public class PermanentRedirectResult : ActionResult
    public string Url { get; set; }

    public PermanentRedirectResult(string url)
        Url = url;

    public override void ExecuteResult(ControllerContext context)
.NET 3.5 version

Or if you are, like me, still on .NET 3.5, the ExecuteResult method has to be changed with the following code:

public override void ExecuteResult(ControllerContext context)
    context.HttpContext.Response.Status = "301 Moved Permanently";
    context.HttpContext.Response.AddHeader("Location", Url);

Or just download the code

But if you want you can download the complete solution file.

That was it

It took me a while to understand how to complete the migration without spending to much time with coding, and apparently I managed to do it (it took more time to write this post than writing all the code needed for the migration).

I hope not many people will migrate away from Subtext, but in case the need to, I hope this post helps.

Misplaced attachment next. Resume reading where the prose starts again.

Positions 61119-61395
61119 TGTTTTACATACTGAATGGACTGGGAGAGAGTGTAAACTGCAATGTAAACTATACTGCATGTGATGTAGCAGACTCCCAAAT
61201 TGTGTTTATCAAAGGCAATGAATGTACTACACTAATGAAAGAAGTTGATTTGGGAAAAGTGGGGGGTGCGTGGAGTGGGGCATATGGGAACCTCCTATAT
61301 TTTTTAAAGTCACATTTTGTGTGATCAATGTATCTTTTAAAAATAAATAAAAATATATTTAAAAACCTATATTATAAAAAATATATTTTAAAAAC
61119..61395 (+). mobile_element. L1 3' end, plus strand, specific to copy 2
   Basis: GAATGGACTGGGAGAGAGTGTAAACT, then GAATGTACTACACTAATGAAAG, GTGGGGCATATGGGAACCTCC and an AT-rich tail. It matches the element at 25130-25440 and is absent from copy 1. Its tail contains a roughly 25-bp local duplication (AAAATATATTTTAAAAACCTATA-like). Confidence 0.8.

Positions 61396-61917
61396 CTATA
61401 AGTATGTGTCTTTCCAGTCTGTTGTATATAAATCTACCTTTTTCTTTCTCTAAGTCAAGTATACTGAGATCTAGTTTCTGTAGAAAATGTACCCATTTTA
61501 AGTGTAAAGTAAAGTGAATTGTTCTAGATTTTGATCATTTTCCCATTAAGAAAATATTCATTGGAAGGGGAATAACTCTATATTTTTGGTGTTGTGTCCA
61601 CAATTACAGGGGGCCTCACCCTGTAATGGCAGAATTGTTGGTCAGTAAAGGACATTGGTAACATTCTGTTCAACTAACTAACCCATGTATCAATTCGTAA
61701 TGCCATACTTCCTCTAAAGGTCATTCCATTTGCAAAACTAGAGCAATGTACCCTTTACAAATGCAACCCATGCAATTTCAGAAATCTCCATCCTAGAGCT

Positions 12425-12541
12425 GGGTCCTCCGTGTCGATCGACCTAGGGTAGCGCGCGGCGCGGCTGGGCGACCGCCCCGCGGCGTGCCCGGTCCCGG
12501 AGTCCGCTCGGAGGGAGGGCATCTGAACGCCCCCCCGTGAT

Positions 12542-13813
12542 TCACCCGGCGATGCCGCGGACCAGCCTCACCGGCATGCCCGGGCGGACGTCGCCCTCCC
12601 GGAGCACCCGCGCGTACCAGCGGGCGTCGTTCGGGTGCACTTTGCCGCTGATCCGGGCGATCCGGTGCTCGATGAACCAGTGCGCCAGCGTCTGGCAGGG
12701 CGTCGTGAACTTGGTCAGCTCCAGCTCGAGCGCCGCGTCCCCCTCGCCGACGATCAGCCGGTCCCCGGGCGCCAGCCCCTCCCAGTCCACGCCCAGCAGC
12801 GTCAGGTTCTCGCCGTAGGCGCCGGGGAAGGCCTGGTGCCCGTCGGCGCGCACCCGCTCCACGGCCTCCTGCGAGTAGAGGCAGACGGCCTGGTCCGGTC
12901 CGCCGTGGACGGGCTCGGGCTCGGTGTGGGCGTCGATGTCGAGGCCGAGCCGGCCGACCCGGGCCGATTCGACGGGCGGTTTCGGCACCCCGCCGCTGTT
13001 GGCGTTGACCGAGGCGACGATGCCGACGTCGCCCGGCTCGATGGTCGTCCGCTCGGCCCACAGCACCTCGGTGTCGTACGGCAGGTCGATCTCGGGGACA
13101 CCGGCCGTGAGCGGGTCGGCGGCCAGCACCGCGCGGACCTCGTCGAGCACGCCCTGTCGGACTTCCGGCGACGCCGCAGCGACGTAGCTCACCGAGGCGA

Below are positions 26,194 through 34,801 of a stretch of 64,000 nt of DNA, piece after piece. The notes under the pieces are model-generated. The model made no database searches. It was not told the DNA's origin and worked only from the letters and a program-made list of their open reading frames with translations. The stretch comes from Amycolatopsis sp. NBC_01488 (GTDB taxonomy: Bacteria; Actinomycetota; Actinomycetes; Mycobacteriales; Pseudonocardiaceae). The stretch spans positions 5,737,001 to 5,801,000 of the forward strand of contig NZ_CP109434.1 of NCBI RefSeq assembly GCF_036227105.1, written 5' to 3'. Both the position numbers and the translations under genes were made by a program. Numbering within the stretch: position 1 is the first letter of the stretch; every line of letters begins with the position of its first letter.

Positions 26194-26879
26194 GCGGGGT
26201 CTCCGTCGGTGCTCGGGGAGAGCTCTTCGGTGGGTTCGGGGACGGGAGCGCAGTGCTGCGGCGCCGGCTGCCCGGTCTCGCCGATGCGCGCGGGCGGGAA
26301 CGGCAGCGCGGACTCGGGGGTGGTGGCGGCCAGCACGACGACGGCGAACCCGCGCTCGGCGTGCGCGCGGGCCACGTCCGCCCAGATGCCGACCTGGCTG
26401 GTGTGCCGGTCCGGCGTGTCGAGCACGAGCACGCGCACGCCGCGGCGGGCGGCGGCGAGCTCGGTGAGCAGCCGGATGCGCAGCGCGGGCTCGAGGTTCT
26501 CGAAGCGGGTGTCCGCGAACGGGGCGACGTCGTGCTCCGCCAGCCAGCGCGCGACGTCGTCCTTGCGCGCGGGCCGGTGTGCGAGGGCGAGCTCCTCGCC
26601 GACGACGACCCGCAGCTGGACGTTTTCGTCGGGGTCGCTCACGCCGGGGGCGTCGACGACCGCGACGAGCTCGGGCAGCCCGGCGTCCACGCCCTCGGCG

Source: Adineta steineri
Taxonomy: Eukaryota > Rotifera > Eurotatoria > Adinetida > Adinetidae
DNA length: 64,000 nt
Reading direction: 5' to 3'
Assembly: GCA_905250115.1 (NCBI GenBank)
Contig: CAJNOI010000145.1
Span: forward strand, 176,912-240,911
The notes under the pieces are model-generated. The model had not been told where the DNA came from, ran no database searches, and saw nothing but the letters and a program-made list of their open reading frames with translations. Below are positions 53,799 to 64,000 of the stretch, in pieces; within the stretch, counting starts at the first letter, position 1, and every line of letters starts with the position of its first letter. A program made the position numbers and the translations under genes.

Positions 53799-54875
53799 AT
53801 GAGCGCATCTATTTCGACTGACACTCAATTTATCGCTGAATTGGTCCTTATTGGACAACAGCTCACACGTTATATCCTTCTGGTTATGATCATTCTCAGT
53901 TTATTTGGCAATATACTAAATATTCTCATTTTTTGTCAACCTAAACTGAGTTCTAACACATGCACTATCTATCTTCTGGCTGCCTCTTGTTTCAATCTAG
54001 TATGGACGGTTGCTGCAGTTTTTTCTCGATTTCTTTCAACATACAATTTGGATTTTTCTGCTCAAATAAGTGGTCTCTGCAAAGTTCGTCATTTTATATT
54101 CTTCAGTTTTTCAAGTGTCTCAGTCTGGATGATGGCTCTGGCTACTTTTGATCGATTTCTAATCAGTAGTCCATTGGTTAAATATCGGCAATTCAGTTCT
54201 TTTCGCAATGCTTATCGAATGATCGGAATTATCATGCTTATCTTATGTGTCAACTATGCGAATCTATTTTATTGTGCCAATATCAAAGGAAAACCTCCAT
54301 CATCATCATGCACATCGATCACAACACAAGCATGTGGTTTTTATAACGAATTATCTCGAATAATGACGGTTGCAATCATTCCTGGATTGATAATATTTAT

Windows Phone 7: my first comments

Update: the first update has been already announced, adding copy & paste (and some other enhancements)

Before Christmas I got my Samsung Omnia 7, and I played a bit with it during the week I spent skiing in Cogne.

Let’s start directly from the conclusion: I really enjoyed using it, the overall UX is great, better than the iPhone, but there are still some details and bugs that need to be fixed, hopefully with the next updates coming in the next months (the first update is already announced).

But I’m not planning to migrate from my iPhone to the WP7 yet, not because of the OS or the device, but because of the lack of the applications I use. I will not put it back into the box: I’ll use it to replace the phone I use with the Italian phone SIM (which I’ll probably use a lot since I’m going to be in Italy a few times in the upcoming months).

And now, the detailed good, not so good, bad analysis.

What is good